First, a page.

If you were around in the 80s, you probably read the old Bloom County comic strip that ran between 1979-89. Its cartoonist, Berkeley Breathed, who later replaced it with the Sunday-only Outland (and later Opus), produced a special revival online
Is Opus the Penguin back after a quarter-century?
In any case, the popular cartoon character from "Bloom County" has made an unexpected comeback in a comic strip posted Monday on Facebook by creator Berkeley Breathed. In the strip, Opus awakens after what he discovers was a 25-year nap.
Separately, a posted photo of Breathed shows him at his computer with the caption "A return after 25 years. Feels like going home."
Left unsaid: Whether the revival is a one-off, or, instead, "Bloom County" is back for an indefinite stay.
The whimsical strip, which viewed politics and culture through the lens of a small town in Middle America, began in 1980, appearing in newspapers daily. But in 1989, Breathed called a halt until now — at least, for one day.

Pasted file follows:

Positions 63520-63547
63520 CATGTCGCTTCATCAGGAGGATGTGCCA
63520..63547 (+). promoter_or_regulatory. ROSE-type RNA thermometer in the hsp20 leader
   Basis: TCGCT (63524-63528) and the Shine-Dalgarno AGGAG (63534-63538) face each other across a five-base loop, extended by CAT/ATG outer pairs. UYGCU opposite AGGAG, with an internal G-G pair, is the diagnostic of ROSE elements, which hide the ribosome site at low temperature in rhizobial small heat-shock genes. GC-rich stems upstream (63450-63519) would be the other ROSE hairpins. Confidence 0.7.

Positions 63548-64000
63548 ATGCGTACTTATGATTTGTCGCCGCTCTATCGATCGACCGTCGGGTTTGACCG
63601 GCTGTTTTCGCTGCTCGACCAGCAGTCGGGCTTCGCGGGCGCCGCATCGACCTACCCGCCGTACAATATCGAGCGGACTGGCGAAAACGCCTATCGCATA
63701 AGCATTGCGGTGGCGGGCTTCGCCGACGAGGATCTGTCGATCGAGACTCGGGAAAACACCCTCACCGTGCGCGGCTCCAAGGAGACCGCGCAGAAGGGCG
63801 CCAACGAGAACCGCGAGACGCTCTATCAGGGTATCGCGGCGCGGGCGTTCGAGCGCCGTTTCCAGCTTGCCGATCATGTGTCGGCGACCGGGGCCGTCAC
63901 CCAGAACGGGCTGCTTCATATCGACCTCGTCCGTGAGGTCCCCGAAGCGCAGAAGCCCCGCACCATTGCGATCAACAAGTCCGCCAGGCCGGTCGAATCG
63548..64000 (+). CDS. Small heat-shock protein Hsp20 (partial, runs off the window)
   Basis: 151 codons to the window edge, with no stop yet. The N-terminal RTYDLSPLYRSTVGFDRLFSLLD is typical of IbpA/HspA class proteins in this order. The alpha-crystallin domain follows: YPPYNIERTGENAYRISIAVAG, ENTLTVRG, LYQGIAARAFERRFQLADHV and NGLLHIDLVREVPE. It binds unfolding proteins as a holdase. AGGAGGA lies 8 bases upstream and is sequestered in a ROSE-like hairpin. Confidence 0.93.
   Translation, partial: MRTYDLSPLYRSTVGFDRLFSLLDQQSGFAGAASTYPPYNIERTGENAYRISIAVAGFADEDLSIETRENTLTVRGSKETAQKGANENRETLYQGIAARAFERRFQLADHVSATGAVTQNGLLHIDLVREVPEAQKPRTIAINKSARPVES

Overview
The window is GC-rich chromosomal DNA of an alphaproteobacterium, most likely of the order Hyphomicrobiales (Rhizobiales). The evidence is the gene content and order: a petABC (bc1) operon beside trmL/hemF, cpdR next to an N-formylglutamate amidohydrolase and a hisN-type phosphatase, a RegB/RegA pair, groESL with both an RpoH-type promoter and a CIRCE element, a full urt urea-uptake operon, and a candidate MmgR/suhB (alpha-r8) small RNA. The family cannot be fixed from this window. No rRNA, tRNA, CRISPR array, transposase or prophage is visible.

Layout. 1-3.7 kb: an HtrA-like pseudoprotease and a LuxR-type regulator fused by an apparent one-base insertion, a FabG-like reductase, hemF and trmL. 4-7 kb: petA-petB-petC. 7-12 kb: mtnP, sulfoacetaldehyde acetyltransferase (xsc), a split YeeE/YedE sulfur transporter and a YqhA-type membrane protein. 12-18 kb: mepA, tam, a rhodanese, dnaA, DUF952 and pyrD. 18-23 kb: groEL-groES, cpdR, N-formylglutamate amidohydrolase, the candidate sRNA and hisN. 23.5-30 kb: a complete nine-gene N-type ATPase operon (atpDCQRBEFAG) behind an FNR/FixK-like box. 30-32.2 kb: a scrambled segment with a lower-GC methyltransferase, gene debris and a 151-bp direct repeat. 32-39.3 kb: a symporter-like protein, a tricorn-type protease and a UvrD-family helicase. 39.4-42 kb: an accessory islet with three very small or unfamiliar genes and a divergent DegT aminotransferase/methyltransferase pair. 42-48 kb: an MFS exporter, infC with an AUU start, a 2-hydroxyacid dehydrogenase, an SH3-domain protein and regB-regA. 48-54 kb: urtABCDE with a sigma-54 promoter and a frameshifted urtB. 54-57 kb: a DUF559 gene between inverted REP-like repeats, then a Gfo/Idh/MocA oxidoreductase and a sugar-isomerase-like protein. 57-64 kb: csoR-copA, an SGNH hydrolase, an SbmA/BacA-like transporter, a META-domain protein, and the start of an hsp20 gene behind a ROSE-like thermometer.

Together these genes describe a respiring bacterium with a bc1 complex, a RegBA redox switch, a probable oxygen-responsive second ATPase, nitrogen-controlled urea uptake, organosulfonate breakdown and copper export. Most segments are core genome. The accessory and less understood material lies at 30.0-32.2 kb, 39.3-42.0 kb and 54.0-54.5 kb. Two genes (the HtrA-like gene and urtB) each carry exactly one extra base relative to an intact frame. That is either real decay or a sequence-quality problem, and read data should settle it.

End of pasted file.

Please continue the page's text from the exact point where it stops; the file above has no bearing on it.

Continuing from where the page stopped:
Since we're on the subject, Breathed might be reviving it on a regular basis, and several days ago on Facebook
, he brought up an interesting past incident where censorship limited the distribution of a cartoon he drew involving a "burqini":
[...] I can't wait to publish here... nicely out of reach of nervous newspaper editors, the PC humor police now rampant across the web... and ISIS. To wit...Check the following, below: I spent an hour a few years ago, discussing that sketch of a Burqini with the publisher of the Washington Post (while standing in the produce section of my Santa Barbara Trader Joes.) We--this is true-- negotiated the style of her hair. That strand sticking out. As it might offend muslims. Because the Muslim staffers in his office were offended. So we came to an agreement as to how much hair could be sticking out and how messy it looked.
Fox News has more
I quit cartooning for good two months later. Yes, these two little events were organically connected. I'll never get that happy little hour of happy TJ's shopping back.
about that incident. I appreciate that he's taking advantage of the wider freedom the internet can afford him so he won't have to worry too much about today's PC brigade.
Labels: comic strips, islam and jihad, politics, technology